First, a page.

“Sword and Blade, Loyal and True – Hour of the WolfWrath (Loyalty! Sword and Blade)” (3/30/02 JAP, 11/30/02 US) – Blade and Sword team-up with Kirby to battle WolfWrath after it paralyzes Meta Knight.

Season 2:
“The Flower Plot (Whispy Woods Falls in Love)” (4/6/02 JAP, 12/7/02 US) – Dedede transforms Whispy’s flower friend into a monster.

“Labor Daze (Dedede’s Terror Factory)” (4/20/02 JAP, 12/7/02 US) – Dedede tricks the citizens into working in his factory to build parts for the Ice Dragon Robot.

“The Hot Shot Chef / A Spice Oddysey (Burning Hot! Family Restaurant War)” (4/27/02 JAP, 12/14/02 US) – Dedede has monster chef Goan show-up Kawasaki and trick the citizens into wanting to eat Kirby.

“Hatch Me If You Can (Kirby’s Mysterious Egg)” (5/4/02 JAP, 12/14/02 US) – Kirby raises a baby Galbo who must choose between him and an evil Galbo.

“Abusement Park (Viva! Welcome to Dede-Vegas)” (5/11/02 JAP, 2/1/03 US) – Dedede transforms his castle into an amusement park trap.

“A Dental Dilemma (A Ridiculous Toothless Story)” (5/18/02 JAP, 9/23/06 US) – Dedede and Tuff have toothaches that require them to get their teeth drilled by Dr. Yabui.

“Junk Jam (What?! The Universe’s Dumping Ground)” (5/25/02 JAP, 2/1/03 US) – Fire Lion is supposed to deal with the trash being dumped over Cappy Town.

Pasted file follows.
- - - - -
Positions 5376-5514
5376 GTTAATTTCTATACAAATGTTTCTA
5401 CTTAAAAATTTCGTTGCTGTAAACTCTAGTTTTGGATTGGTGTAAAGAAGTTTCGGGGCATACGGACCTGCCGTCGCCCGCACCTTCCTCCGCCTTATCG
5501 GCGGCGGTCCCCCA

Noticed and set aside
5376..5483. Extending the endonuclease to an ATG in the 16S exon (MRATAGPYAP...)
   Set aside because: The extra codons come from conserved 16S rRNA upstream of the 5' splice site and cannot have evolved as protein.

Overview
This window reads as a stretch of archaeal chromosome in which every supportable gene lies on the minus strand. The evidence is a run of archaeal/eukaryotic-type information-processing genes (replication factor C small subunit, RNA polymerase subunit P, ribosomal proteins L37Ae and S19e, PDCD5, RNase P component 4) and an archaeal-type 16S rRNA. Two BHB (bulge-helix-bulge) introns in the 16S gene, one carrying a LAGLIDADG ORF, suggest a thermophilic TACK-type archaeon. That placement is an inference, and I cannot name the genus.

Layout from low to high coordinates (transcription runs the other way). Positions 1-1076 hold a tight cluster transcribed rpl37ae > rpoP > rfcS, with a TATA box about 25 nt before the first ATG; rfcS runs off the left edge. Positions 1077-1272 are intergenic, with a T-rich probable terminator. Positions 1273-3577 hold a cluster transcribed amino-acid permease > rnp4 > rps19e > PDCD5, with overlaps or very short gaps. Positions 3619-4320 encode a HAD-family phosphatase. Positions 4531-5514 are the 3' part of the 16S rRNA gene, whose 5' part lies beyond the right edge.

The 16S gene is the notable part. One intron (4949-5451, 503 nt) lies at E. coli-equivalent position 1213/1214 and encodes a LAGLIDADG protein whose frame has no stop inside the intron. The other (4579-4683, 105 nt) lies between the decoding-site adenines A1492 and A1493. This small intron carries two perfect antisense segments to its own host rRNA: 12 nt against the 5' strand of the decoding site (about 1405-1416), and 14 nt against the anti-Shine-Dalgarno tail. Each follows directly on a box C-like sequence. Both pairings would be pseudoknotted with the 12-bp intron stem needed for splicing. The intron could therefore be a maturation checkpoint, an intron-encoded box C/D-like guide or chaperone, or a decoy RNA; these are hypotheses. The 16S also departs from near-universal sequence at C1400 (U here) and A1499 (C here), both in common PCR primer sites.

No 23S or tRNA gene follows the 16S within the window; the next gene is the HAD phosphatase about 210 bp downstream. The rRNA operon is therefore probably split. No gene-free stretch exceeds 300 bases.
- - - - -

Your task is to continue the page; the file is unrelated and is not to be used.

“A Recipe for Disaster (Ultimate Iron Man: Cook Oosoka)” (6/1/02 JAP, 2/15/03 US) – The real Chef Shitake visits the town.

“The Kirby Derby – Part I (The Glorious Pupupu Grand Prix – Part I)” (6/8/02 JAP, 2/8/03 US) – Dedede and Kirby enter to race in Cappy Town’s Grand Prix.

“The Kirby Derby – Part II (The Glorious Pupupu Grand Prix – Part II)” (6/15/02 JAP, 2/8/03 US) – Dedede sabotages Kirby’s racer in an attempt to win.

“Watermelon Felon (Crush DededeWide in the Afternoon!)” (6/22/02 JAP, 3/1/03 US) – Dedede uses his media empire to frame Kirby and spread lies about him.

“A Novel Approach (Read It! The Wondrous Million-Seller)” (6/29/02 JAP, 6/21/03 US) – Dedede’s latest monster impersonates a famous author.

“Escar-Gone (Forgotten Escargon)” (7/6/02 JAP, 3/8/03 US) – Escargoon accidentally swallows Erasem and discovers nobody remembers him.

“Monster Management (Monster Hunter Knuckle Joe!)” (7/13/02 JAP, 3/15/03 US) – Knuckle Joe returns in disguise to pursue Masher.

“Prediction Predicament – Part I (Mabel’s Big Prediction – Part I)” (7/20/02 JAP, 3/22/03 US) – Plagued by nightmares of Kirby, Dedede sends Fridgy out to deal with his problem.